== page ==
e-Bikes

Choosing Your E-Cycle

Once you’ve decided to go with the e-flow, the next step is to narrow down your (many) options. When it comes to e-cycles, there’s no one-size-fits-all choice. It all comes down to figuring out what will work best for you.

To start with, if you’re not sure whether you want an e-bike, e-trike or e-scooter (and you’re not ready to commit to all three) – there are some key differences to consider.

E-bikes and e-trikes are pedal-assist cycles – meaning that they run on a combination of muscle-power and motor-power. A digital display allows you to adjust the assistance level as you ride. E-scooters, on the other hand, don’t require you to do any of the work (other than staying upright until you get where you’re going).

In general, e-bikes have a longer range and faster speeds (usually with pedal-assisted top speeds of 20 or 28 mph, depending on the classification of the bike). E-trikes, with their third wheel, offer extra stability and average pedal-assisted top speeds in the 20-24 mph range. For e-scooters, with smaller wheels that make bumps and hazards more of a challenge, average top speeds are usually closer to 15 mph.    

In all e-cycle categories, the capacity of your battery and the efficiency of your motor will determine how far you can travel on a single charge. Generally speaking, the larger the capacity of the battery, measured in Watt hours (Wh), the longer and faster you can go. There are caveats here, of course. If your route is extremely hilly, for example, your motor will be working harder – and petering out sooner – than on more even terrain.   

The Rules of the Road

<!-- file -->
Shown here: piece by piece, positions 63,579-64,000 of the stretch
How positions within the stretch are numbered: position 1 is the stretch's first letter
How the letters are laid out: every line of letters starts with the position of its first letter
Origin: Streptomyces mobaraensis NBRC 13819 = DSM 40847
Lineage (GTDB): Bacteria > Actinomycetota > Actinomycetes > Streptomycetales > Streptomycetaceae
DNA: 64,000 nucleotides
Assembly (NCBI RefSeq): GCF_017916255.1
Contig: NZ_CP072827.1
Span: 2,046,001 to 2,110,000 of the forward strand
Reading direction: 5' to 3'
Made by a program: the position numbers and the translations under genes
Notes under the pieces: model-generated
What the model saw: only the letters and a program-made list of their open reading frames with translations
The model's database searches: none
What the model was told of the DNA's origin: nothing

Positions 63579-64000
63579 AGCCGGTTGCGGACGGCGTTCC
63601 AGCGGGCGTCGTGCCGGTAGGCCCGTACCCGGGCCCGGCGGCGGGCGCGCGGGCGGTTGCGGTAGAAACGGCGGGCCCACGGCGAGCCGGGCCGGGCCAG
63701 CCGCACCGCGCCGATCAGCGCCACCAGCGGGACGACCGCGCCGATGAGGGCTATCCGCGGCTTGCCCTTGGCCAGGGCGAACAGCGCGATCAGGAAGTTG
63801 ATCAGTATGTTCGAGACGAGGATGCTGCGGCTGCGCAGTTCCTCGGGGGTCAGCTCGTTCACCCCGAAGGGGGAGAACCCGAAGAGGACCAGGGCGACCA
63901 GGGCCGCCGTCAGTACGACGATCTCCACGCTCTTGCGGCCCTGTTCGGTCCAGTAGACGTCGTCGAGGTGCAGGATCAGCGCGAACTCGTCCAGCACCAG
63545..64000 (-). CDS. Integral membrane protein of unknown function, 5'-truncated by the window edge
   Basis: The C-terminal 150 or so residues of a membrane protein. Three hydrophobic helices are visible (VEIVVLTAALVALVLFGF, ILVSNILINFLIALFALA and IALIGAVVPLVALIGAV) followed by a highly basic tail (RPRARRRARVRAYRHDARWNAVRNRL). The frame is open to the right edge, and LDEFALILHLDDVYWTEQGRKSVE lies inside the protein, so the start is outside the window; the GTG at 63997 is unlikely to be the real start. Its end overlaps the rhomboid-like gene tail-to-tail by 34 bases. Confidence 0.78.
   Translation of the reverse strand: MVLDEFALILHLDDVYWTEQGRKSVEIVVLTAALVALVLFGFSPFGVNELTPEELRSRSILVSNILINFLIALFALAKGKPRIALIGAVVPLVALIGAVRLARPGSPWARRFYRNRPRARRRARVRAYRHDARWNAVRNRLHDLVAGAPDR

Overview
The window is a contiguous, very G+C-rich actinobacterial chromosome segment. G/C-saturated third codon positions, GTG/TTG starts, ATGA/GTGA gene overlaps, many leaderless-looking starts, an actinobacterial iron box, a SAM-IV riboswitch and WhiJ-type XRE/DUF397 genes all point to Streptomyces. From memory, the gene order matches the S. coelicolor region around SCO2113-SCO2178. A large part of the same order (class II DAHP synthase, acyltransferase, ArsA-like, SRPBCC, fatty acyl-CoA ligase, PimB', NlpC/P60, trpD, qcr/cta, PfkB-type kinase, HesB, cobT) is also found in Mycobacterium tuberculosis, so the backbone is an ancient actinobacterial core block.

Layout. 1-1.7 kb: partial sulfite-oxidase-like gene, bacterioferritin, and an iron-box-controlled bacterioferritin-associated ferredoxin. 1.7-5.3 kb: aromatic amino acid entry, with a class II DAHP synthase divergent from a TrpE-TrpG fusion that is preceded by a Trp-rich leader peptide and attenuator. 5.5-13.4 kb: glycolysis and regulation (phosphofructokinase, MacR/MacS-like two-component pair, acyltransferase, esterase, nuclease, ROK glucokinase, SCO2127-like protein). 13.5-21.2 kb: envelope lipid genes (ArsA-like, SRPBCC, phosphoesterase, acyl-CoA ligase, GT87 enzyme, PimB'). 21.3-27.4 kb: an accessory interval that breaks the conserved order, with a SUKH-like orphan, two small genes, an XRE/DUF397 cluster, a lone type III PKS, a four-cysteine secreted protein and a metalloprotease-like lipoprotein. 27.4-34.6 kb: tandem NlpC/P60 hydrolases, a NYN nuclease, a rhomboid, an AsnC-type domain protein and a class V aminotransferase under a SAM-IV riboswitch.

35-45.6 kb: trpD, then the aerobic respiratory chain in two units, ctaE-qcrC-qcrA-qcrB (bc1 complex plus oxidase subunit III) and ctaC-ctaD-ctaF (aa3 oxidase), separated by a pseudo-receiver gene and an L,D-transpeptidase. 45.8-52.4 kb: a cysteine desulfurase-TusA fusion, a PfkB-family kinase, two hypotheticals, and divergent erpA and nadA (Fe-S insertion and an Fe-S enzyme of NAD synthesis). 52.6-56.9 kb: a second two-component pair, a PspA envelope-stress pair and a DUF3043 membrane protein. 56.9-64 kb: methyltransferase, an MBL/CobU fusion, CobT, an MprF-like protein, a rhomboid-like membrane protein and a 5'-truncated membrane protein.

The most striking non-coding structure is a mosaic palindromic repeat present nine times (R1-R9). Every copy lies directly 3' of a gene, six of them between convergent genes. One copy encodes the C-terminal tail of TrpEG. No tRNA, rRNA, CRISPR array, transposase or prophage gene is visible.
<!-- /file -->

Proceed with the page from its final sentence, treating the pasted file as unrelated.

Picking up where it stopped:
The rules governing the use of e-cycles vary widely from place to place. It’s crucial to know before you go (and before you buy) – so you don’t find yourself saddled with a hefty fine or relegated to routes unsuitable or unsafe for your preferred mode of transportation.

In some states and municipalities, e-cycles are banned from sidewalks, speeds are heavily regulated, and helmets are required under specified circumstances. Depending on the location, the requirements for registration and insurance of different categories of e-cycles may vary. The rules for stand-up e-scooters (which are not classified as motor vehicles at the federal level) may be different in your area than the rules for e-bikes and e-trikes. And Class 2 e-bikes, which do not require the rider to be pedaling for the motor to kick in, are sometimes classified (and regulated) differently than other e-bikes.

Recent changes to the law now allow e-bikes and e-trikes (with electric motors not more than 750 watts) on national park service land wherever traditional bikes are permitted. This change does not apply to e-scooters. No bikes, traditional or electric, are permitted in wilderness areas. It’s wise to check local regulations for updated rules in state parks and other recreation areas before you head out. Because – yes, we have to say it – a little knowledge goes a long way.

A Final Word

Whether you’re facing an uphill climb or a downhill coast, a daily urban commute or a weekend trail ride, there’s an e-cycle that’s right for you. (Some of our personal favorites are here.) Once you’ve thought hard about what you want in your e-ride and looked into the routes and regulations that apply to you, there’s really only one question left: What on earth are you waiting for?

Electric Bicycles

The latest sensation in recreation and transportation, electric cycles (e-bikes, e-trikes, e-scooters) suddenly seem to be everywhere. And for good reason – they’re fun, they’re practical, and new battery technologies are making them ever more efficient and reliable. So, if you’re anything like us here at PowerMy, you’ve got an e-cycle on your wish list. And if you don’t, we’re betting you will by the time you finish reading this article!